You would think that the next part of my story would be a natural progression, but it’s not. I recently took a new job. Not because I don’t like my current position, I actually like my current job, but because it was too good of an opportunity to pass up. I was not expecting to get this position. I have a history of job rejection, so despite telling myself that ‘I am enough’, I just did not expect this outcome. I am not coping well with the idea of change, and it’s all happening so quickly, I need a little more time to adjust. I expected to be in my current position a little longer. I don’t want to start over, again. What if the new job is not at all what I need it to be. Fun fact: I’ve had some not so great jobs (read: out-fucking-rageous jobs), that I thought were going to be great jobs, so to say that I am a little worried is the understatement of the year.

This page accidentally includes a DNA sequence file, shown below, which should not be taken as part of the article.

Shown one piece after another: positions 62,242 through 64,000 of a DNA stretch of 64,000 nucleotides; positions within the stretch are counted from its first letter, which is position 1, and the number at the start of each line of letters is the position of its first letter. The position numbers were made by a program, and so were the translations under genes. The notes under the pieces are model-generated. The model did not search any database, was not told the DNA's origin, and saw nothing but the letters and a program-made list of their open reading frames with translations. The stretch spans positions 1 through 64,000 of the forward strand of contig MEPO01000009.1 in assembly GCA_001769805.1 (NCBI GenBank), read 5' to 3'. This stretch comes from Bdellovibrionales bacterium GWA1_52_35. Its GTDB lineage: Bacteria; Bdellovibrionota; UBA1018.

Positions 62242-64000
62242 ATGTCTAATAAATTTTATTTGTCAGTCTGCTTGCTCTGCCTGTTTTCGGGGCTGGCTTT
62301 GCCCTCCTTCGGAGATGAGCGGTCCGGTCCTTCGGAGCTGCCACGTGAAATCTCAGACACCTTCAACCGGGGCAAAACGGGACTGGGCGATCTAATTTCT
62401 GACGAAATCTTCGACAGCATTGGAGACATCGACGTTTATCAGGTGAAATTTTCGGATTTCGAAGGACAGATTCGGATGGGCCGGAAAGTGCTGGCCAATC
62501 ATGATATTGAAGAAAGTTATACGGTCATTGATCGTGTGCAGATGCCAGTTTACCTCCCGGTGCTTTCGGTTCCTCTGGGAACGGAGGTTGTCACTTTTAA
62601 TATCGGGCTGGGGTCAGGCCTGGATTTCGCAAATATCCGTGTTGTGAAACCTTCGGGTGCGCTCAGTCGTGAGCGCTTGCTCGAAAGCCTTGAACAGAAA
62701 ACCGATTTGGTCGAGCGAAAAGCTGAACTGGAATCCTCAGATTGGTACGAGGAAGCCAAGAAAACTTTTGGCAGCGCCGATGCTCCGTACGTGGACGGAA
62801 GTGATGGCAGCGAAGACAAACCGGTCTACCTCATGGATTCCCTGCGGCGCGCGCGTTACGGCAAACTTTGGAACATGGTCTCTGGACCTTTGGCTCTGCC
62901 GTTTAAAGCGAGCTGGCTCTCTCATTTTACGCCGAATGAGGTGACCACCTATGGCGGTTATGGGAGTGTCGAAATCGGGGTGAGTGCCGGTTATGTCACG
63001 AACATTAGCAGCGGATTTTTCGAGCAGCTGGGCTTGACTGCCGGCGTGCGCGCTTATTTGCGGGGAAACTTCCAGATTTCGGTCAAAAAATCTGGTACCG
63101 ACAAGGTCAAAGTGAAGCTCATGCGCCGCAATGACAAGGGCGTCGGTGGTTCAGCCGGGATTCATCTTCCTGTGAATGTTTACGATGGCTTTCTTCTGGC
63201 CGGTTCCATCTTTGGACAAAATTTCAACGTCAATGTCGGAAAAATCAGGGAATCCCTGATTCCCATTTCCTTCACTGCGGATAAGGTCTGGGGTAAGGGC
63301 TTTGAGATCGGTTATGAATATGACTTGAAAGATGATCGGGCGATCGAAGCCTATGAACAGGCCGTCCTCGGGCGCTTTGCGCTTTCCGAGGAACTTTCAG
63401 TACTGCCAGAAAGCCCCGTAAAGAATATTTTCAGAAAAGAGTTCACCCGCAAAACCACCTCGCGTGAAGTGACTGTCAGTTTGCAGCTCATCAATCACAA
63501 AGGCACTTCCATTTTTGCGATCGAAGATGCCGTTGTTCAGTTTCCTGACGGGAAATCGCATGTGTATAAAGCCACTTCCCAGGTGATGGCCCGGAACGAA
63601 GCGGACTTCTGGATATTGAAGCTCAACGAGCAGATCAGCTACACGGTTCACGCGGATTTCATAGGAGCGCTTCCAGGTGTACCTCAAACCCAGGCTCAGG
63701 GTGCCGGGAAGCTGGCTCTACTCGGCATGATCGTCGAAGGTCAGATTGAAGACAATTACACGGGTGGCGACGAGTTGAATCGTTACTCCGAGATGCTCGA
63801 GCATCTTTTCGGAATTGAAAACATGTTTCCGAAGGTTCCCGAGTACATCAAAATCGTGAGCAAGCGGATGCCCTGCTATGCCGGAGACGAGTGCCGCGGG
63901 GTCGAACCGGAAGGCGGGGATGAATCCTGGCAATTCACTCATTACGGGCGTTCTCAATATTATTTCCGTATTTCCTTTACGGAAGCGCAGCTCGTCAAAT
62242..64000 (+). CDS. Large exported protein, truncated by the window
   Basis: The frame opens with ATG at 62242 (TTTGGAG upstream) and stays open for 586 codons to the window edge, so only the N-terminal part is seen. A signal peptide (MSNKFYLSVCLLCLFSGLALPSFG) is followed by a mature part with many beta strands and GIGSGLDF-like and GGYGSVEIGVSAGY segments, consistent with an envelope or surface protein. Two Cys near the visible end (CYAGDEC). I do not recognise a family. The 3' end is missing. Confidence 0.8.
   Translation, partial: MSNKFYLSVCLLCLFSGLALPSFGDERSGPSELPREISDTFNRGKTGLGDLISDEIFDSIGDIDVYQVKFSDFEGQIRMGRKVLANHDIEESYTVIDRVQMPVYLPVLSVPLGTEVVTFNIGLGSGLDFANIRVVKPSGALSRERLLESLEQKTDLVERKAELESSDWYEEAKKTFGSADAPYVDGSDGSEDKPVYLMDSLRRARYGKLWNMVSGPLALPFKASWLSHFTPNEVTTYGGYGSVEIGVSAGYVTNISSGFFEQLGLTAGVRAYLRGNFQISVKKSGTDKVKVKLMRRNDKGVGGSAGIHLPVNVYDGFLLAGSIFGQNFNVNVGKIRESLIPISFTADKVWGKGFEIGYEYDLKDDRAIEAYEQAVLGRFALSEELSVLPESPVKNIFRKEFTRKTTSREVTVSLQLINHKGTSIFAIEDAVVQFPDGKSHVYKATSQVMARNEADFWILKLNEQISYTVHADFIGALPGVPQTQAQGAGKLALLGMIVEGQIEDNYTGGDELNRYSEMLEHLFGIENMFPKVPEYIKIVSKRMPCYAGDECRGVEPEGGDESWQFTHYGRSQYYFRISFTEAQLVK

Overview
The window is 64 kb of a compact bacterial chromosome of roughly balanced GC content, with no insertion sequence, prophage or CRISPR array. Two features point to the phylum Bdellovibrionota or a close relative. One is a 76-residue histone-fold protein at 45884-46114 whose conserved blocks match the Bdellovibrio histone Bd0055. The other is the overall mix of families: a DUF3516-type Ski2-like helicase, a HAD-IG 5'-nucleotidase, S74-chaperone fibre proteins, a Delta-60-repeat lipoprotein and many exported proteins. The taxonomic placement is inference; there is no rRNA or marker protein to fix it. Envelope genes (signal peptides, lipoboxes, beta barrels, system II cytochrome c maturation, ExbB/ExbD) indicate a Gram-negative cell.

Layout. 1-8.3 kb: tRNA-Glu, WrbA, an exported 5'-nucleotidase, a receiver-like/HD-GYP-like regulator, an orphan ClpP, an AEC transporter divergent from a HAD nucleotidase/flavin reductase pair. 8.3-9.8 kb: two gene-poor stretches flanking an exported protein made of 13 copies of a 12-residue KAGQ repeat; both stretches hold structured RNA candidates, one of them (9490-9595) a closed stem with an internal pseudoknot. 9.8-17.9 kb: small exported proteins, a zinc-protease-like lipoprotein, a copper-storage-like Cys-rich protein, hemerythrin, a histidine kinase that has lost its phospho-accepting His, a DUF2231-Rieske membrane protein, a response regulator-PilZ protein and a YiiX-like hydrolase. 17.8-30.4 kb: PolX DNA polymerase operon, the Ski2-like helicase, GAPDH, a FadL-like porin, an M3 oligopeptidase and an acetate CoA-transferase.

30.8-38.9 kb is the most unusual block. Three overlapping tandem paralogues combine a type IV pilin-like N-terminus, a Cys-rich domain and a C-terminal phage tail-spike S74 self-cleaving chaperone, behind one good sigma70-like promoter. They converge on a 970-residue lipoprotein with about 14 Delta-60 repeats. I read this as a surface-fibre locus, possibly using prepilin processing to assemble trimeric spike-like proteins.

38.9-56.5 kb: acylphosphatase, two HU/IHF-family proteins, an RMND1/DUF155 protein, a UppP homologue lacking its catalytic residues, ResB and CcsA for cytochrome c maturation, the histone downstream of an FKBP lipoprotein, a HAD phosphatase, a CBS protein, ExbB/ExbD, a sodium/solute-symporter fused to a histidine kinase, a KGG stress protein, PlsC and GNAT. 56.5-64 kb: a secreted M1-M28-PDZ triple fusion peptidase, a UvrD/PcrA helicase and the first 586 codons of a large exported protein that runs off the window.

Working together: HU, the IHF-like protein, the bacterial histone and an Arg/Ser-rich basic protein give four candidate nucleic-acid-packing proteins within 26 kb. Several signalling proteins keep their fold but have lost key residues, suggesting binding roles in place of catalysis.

So how am I coping with all of this? Drinking. I am drinking. Not everyday, but this past Saturday I went to an Oktoberfest and it was great to think about something other than this life altering decision.

Other than being an over analyzing, anxious, stressed mess with my emotions, I am very excited. I feel so fortunate for the opportunity, and I really think it’s going to be a good fit for me. So that’s where I am at with life. Still unsure, still working for a paycheck, and still a mess. And still trying to love every second of this stupid, crazy, beautiful, terrible life of mine.

Thanks to every single friend, stranger, and co worker who has listened to my rants lately. I really appreciate the support, and well wishes!